The Kapiti Historical Society’s October talk looks at one of Northland’s prominent Maori characters in the early 19th century. The session will take place on Tuesday 26 October at the Kapiti Uniting Church in Weka Road, Raumati Beach, starting at 7.30pm. Everyone is welcome with a gold coin koha.

The popular image of Hone Heke is of a romantic figure who cut down a flagpole in a non-violent protest.  The reality is of a violent rebellion which resulted in far more than 200 deaths before it was defeated by a combined force of warriors from Heke’s iwi, Ngapuhi, and British soldiers and seamen, with the widely expressed support of Maori chiefs across the country.  This early test of the new colony removed any doubt concerning the loyalty of the majority Maori to the new nation.

These first New Zealanders were real people, with individual personalities.  What was Heke, the real person, like?  His ideas and actions were certainly very different from those of more senior Ngapuhi chiefs, like Tamati Waka Nene.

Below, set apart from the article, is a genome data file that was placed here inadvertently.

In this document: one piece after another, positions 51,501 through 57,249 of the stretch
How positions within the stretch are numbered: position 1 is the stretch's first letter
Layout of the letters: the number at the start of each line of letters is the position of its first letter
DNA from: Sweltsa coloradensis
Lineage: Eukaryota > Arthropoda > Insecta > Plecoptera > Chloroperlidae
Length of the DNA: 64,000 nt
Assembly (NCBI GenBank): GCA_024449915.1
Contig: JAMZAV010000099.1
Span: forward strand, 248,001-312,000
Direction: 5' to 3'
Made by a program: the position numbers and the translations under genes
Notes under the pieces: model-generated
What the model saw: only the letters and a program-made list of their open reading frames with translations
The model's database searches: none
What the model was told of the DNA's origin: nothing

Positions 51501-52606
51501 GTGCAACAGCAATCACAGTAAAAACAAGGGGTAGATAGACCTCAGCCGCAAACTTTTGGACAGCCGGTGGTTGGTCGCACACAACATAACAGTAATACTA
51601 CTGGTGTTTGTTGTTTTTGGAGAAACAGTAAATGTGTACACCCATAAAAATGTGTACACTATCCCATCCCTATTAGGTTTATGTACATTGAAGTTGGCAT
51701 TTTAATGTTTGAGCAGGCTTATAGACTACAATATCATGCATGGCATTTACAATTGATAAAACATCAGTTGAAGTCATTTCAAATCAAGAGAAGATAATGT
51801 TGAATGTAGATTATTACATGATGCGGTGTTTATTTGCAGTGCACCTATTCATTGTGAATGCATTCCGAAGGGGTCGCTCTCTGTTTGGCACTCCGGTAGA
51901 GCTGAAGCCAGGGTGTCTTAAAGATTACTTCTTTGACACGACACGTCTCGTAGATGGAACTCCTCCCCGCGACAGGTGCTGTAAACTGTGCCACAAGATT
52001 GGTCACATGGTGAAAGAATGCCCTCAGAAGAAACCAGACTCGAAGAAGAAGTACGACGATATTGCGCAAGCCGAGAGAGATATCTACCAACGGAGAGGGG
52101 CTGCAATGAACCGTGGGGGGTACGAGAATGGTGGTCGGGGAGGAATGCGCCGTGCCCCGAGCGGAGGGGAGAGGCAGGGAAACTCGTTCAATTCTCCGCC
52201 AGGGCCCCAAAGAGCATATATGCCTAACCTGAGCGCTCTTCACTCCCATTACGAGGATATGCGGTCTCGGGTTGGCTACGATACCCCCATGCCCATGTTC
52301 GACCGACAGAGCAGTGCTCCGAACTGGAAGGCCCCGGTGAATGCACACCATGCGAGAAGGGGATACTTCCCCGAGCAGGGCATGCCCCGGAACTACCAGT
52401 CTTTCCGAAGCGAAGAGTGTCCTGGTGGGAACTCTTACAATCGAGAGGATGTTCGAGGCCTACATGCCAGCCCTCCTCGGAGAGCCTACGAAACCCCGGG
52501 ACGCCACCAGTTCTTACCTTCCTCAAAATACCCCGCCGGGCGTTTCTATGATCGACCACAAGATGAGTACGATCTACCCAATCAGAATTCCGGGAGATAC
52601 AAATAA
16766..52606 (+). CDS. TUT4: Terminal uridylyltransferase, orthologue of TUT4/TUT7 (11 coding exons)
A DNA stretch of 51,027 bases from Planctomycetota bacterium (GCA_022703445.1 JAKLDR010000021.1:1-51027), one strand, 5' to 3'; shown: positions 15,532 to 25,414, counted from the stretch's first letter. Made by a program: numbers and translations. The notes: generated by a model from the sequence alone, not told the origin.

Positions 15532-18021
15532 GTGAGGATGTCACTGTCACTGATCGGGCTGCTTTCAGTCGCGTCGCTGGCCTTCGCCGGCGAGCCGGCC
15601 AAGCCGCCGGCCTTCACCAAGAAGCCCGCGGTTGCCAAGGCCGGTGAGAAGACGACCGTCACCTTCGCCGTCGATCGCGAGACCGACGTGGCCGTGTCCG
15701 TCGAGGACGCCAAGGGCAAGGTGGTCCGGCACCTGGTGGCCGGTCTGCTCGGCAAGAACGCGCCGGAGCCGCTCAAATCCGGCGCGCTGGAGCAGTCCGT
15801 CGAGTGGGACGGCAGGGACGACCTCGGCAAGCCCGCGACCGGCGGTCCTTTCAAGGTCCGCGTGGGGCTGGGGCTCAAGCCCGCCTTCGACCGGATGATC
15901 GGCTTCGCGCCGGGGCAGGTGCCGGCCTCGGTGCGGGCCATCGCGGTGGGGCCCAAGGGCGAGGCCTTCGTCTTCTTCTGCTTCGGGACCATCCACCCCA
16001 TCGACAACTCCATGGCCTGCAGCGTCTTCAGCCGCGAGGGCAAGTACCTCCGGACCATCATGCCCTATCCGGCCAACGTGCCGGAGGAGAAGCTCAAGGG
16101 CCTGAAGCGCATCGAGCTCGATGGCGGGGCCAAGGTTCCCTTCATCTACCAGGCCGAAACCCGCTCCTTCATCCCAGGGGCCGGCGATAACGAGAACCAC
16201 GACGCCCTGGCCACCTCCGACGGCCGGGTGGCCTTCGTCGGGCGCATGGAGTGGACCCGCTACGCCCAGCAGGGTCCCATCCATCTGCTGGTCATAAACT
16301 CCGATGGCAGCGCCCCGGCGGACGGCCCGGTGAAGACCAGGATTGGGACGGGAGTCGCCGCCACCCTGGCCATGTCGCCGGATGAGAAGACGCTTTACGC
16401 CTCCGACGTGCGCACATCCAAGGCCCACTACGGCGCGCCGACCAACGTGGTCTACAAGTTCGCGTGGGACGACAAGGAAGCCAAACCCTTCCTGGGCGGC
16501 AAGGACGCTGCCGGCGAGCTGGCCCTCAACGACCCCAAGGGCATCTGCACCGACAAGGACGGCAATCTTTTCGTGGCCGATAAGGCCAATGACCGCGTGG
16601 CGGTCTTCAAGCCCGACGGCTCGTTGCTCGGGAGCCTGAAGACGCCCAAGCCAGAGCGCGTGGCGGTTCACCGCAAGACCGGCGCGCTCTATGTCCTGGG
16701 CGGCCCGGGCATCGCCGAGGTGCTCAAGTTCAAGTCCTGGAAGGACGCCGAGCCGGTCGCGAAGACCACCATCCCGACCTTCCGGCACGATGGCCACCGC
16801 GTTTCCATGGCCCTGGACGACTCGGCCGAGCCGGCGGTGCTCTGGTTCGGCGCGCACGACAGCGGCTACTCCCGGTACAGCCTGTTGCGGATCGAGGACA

John Robinson has written a series of books on early New Zealand, including “Hone Heke’s War”, published last year. (The book will be available for sale on the night.)  The story of what really happened during these early colonial days provides a useful correction to the current simplistic picture of the supposed wrongs of colonisation — a picture which ignores the challenges, difficulties and successes of those first years of colonial New Zealand.

John will tell of Heke’s upbringing and his behaviour during this time of change, showing what sort of a person he really was. He will also cover the reasons for dissatisfaction in the north following the signing of the Treaty in 1840, and the events of the northern war and how Heke reacted to defeat.

The original Kapiti Historical Society schedule for the last few months of 2021 has been disrupted because of government covid restrictions, however, two speakers who were originally on the programme: Professor Mark Dickson speaking on the history of the Kapiti coastline, and former prime minister Jim Bolger on how history repeats itself, will now feature in 2022.

For more information on the Kapiti Historical Society, contact Roger Childs at or John Robinson at